The coronavirus pandemic has now infected over one million people around the world with new hotspots developing in the United States and Europe. While China, the original epicenter of the disease, is slowly getting back to normal, its hard-hit gambling industry may feel the pain for months -- if not years -- to come.
Melco Resorts & Entertainment (MLCO 0.76%) is a casino operator with a huge presence in Asia. The company has four properties in Macau and one property in Manila, Philippines.
The stock has underperformed the market with a 47% decline year-to-date compared to a 16% decline in the S&P 500. Melco is set to continue underperforming the market as mainland China imposes strict travel measures -- this time including visitors entering its borders from special administrative regions like Macau and Hong Kong.
The coronavirus devastated Macau's gambling industry
Macau, a special administrative region of China, became the gambling capital of the world after taking the title from Las Vegas in 2007. It is the only area in China where gambling is legal, so it enjoys a virtual monopoly on the country's vast domestic market.
In good times, the resort city was a cash cow, generating a staggering $36.5 billion in gambling revenue in 2019. But by January of 2020, cracks were already forming as a new coronavirus ripped through mainland China. By February, the industry collapsed as Chinese authorities introduced sweeping internal travel restrictions to contain the new pandemic.
February gaming revenue fell 87.8% from 25.37 billion patacas ($3.2 billion) to 3.10 billion patacas ($388 million). And in March, the trend continued with an 80% decline from 25.8 billion patacas ($3.2 billion) to 5.26 billion patacas ($658.7 million). While some might take March's "less bad" results as a sign of recovery, the pain may be just beginning.
According to analysts at JP Morgan, Macau's gambling revenue could fall to near zero in April. This is because Guangzhou province, the only Chinese province with a land border with Macau, has imposed additional restrictions on travelers entering and exiting its territory. Now, all visitors from outside mainland China (including Hong Kong and Macau) will face a 14-day quarantine upon reentering the province. This means Chinese gamblers who visit Macau will be quarantined when they return home, a death knell for tourism.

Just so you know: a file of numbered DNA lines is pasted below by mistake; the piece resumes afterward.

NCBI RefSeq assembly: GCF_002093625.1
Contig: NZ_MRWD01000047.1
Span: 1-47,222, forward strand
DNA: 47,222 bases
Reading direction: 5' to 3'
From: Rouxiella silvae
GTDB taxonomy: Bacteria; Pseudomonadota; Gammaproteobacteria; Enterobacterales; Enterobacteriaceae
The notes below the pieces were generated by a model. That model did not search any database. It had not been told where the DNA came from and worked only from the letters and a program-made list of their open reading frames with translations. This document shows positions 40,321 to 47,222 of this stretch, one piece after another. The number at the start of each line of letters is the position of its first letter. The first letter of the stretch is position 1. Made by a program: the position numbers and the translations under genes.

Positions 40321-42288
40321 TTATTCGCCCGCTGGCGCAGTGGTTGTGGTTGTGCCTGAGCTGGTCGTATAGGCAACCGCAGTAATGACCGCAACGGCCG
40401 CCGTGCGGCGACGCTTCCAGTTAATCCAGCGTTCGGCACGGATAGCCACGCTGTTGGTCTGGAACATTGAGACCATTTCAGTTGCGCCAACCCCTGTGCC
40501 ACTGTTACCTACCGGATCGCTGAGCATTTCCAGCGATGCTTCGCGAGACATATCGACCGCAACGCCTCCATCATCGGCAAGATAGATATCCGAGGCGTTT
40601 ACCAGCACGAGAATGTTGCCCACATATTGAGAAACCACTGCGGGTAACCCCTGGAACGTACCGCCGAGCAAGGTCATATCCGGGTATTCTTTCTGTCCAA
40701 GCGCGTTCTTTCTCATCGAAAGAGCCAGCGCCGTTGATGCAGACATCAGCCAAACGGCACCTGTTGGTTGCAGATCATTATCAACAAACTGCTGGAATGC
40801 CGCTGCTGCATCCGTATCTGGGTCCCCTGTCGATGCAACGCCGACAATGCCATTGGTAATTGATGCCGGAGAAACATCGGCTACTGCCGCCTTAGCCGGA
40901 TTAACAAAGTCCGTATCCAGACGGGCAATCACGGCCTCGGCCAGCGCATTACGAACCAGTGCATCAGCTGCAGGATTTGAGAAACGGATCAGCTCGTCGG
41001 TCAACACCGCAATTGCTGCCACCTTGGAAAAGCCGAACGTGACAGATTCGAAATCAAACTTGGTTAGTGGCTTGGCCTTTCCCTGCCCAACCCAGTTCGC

Melco Resorts is also unlikely to generate much revenue from its City of Dreams resort in the Philippines due to that nation's decision to close all gambling venues until at least April 14 to slow the coronavirus pandemic.
A business with zero revenue?
Melco Resorts generated $5.74 billion in revenue in 2019 -- a 12% jump from the $5.12 billion generated in 2018. The company's strong 2019 result was largely driven by the 17% growth in mass table revenue in Macau -- "mass table" is a term that refers to everyday gamblers who are distinct from the highly lucrative VIP market. But because the mass table market depends on huge volumes of small spenders, it will be heavily affected by the new travel restrictions imposed by mainland China.
At $12 per share, Melco Resorts has a market cap of around $5 billion according to the latest data. This means the company is currently trading below 2019 revenue ($5.74 billion). This is a low valuation, but it could go lower considering Melco may barely generate any revenue in the first half of 2020 --- or longer depending on how long coronavirus remains a threat.
With Macau casino losses estimated to be between $1.5 million to $4 million a day, Melco Resorts could find itself burning through much of its $1.39 billion cash pile if the slowdown lasts for the rest of the year. The cash will burn even faster if management decides to maintain its $0.66 annual dividend, a payout that totaled $301 million in 2019. Melco has over $4.39 billion in long-term debt, so its balance sheet is rapidly deteriorating.
Sometimes the house loses
Casinos have a very lucrative business model, but it's also very risky. Melco Resorts has seen its gaming revenue collapse in the first quarter. And it looks like the pain will continue in the second quarter or longer due to new travel restrictions in mainland China.
Melco Resorts' balance sheet is rapidly deteriorating in the face of what could be a global recession, and that's not an enviable position. Despite its ultra-low top-line valuation, the stock still has room to fall in 2020.